New Rules Proposed on News Media Reporting in TN Courtrooms

Press Release from the Administrative Office of the Courts for the State of Tennessee, March 13, 2015:

SUPREME COURT SEEKS COMMENTS ON PROPOSED CHANGES TO RULE REGARDING MEDIA COVERAGE IN COURTROOMS

The Tennessee Supreme Court, recognizing that technological advances have changed the way journalists provide coverage of courtrooms, is seeking comments from the public regarding proposed changes to Supreme Court Rule 30.

The rule, which the Court adopted in 1995, provides instructions to the media regarding permission to have certain equipment in the courtroom, such as cameras and recording devices. The proposed revisions would add electronic devices, such as cellphones, tablets, and laptops to the tools permitted by journalists.

“Transparency of court proceedings is an important part of maintaining an open government,” said Chief Justice Sharon Lee. “These proposed changes embrace the tools used by the media to keep the public informed about what’s happening in our court system.”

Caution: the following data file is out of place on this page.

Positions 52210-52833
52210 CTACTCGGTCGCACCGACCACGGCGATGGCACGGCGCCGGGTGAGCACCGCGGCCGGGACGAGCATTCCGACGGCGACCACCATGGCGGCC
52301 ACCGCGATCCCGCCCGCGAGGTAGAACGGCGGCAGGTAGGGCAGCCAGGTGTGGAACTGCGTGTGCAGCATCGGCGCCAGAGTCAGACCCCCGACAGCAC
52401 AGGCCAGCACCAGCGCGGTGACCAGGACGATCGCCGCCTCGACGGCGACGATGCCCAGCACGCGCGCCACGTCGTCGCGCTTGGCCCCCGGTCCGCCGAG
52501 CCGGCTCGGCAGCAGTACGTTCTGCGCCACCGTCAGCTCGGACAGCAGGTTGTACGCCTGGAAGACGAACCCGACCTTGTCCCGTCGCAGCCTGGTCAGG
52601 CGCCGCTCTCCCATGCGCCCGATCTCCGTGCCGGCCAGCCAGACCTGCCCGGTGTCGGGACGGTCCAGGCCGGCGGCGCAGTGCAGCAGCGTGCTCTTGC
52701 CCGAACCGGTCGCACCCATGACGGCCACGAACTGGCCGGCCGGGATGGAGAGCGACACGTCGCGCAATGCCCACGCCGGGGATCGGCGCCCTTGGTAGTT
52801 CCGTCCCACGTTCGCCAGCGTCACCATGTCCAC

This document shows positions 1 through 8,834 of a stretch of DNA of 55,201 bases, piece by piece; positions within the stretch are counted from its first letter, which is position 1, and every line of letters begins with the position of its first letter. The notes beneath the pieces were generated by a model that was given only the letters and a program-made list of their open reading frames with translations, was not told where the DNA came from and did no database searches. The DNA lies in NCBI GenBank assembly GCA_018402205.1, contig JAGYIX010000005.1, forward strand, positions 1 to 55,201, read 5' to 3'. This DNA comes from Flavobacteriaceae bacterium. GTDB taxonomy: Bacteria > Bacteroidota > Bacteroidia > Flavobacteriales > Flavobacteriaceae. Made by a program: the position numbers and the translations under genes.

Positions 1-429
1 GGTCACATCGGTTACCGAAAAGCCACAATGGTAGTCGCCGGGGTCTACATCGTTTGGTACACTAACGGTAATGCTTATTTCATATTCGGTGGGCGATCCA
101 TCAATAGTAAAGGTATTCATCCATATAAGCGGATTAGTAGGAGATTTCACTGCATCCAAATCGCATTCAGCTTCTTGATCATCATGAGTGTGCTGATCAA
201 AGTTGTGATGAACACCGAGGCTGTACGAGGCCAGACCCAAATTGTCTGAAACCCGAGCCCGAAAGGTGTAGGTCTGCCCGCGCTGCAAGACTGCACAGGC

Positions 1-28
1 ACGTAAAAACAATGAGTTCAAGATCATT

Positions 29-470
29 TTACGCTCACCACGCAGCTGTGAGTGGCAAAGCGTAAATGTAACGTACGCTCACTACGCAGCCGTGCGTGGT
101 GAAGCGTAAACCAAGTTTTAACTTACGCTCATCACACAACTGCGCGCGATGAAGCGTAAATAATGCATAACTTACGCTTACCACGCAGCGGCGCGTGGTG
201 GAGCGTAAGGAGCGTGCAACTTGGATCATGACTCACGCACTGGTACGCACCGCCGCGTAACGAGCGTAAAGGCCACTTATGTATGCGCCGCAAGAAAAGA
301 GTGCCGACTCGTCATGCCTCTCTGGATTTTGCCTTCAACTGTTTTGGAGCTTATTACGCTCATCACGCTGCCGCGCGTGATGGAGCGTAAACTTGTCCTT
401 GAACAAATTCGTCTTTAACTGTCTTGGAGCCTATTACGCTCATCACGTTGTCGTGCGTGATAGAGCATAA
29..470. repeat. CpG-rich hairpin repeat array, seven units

Chief Justice Lee added that reporters are already routinely using electronic devices to transmit descriptions of court proceedings through social media, websites, and other methods.

With a few exceptions for certain cases, journalists are allowed to observe and take handwritten written notes of all court proceedings. The rule requires media outlets to obtain permission prior to any camera or other digital coverage of courtroom proceedings. The judge in a case must hold a hearing if there is any opposition to coverage employing additional equipment, or if the judge feels the additional coverage would have an adverse effect on the proceedings.

Read the Court’s order, the rule, and the proposed changes. The deadline for comments is May 12.